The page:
--Working facilities: Just like for cattle, except heavier. Like highway guardrail set with railroad ties. they have to be tall since buffalo can jump. A head catch is a specialized deal that includes a crash gate on the front end since you can't catch them behind the ears and before the shoulders like on cattle.

--Trailers: They have to be heavier than for cattle. A friend of ours, for example, refuses to haul buffalo in his cattle pot because he's had them hook their horns in the vent holes of his pot and actually rip them bigger.

--Market: they are in the dumper. Despite what a buffalo steak sells for at a tourist stop in the mountains, very few people are even breaking even on buffalo anymore.

--Putting them out with your cattle: Probably no problem. But, the ranch we were on, the owner decided it would be just fine to let his stud horse run in the bull pasture over the winter. The bulls gored a hole in his flank. He recovered okay, but it could have been much worse.

So I guess to echo everyone else, I would say thanks, but no thanks. Unless he only wants a couple yards of gravel that is, then I might consider it. :wink:
 

George

Well-known member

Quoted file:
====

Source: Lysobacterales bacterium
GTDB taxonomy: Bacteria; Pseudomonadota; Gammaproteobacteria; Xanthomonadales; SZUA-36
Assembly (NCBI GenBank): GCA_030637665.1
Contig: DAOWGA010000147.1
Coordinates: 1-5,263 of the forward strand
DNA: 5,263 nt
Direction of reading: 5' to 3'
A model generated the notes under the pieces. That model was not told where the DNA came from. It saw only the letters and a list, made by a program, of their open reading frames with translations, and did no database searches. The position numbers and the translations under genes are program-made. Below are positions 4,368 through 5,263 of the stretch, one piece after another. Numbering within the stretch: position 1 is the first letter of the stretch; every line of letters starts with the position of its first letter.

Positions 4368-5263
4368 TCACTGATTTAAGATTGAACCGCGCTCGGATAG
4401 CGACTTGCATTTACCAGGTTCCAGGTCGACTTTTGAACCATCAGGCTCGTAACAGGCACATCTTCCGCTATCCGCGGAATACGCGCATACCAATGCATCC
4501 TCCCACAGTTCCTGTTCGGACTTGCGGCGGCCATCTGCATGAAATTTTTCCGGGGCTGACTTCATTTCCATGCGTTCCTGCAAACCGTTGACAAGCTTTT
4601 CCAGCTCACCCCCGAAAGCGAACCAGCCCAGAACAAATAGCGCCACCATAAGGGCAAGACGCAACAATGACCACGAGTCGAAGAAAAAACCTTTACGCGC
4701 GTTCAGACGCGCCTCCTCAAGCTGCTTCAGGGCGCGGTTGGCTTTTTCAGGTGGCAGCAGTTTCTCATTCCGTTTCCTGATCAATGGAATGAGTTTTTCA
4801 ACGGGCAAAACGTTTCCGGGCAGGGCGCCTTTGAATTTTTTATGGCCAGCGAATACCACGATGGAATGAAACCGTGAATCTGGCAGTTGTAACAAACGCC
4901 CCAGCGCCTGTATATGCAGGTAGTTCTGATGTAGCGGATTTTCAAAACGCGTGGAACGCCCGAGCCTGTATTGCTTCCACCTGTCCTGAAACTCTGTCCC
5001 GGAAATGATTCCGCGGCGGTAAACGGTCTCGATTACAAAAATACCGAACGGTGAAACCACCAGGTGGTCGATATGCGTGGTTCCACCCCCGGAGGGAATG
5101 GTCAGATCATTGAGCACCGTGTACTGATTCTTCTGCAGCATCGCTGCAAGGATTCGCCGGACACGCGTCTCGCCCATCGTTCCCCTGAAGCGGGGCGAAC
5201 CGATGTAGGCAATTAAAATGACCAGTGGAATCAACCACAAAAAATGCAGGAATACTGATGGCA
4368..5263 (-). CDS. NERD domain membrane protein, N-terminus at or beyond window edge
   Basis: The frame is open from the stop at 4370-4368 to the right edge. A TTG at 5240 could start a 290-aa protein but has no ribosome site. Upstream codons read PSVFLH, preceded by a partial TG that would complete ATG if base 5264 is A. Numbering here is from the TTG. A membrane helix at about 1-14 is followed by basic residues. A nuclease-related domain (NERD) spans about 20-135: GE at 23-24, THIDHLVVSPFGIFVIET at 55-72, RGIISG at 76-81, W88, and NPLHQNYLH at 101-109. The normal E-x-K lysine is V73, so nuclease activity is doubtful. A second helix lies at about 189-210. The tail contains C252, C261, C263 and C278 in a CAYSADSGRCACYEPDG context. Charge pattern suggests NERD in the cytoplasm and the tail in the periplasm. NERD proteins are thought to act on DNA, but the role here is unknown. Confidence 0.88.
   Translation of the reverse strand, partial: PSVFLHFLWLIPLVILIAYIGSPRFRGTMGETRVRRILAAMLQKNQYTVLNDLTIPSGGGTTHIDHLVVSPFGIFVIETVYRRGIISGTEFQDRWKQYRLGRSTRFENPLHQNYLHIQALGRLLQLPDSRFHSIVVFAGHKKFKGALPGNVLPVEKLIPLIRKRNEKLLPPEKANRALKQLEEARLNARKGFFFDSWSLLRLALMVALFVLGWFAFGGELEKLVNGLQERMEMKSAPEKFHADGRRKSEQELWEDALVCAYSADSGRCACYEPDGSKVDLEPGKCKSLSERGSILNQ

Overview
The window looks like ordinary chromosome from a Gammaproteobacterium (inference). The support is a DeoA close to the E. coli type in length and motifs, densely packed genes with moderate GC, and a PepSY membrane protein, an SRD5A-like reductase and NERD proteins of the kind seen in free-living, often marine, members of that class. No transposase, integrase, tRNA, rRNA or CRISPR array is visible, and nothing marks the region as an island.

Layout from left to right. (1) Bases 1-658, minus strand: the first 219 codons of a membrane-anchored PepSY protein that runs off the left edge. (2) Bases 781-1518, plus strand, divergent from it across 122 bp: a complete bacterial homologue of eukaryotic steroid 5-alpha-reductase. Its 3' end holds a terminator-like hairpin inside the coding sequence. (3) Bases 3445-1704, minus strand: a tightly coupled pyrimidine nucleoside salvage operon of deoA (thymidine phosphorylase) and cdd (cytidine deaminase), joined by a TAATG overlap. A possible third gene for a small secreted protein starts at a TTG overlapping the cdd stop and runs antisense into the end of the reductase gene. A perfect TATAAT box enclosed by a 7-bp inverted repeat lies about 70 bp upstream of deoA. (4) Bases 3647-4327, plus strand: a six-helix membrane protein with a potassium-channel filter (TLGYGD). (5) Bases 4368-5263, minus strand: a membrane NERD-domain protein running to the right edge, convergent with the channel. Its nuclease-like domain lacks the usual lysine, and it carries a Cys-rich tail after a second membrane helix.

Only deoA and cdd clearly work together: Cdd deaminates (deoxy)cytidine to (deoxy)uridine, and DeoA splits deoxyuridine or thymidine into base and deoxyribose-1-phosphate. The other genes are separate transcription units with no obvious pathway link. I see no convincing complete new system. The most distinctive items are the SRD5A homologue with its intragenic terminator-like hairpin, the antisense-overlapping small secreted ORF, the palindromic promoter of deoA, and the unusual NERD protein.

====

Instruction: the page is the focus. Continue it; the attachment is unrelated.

Joined
May 29, 2005
Messages
2,344
Reaction score
0
Location
Indiana
I have decided that the best thing to do is to take cash or hay for the sand - - - If there was a good market for the meat I could put them in a feed lot ( guard rail 5' high) but I can't find a market here. I hope he can find someone to buy them.

If anyone out there needs some to train cutting horses I'm sure he would make them a good deal. It is amasing to watch him train his horses with them - - - the buffalo never seem to go stale. He started with 4 cows and one bull several years ago and now has about 20 altogether. He wants to keep about 12.

He needs about 70 tri axel loads of sand at about $100.00 per laod delivered and spread. I try to keep an open mind but after the input from all of you I don't feel buffalo are in my plans.

Thanks to all !!!!
 

Soapweed

Well-known member
Joined
Feb 11, 2005
Messages
16,263
Reaction score
51
Location
northern Nebraska Sandhills
I'm not sure why, but all this talk kind of reminds me of a story about a Sandhills rancher. He died a few years ago, but was a legendary cattleman and horseman in his day. He judged quite a few Quarter Horse shows at one time.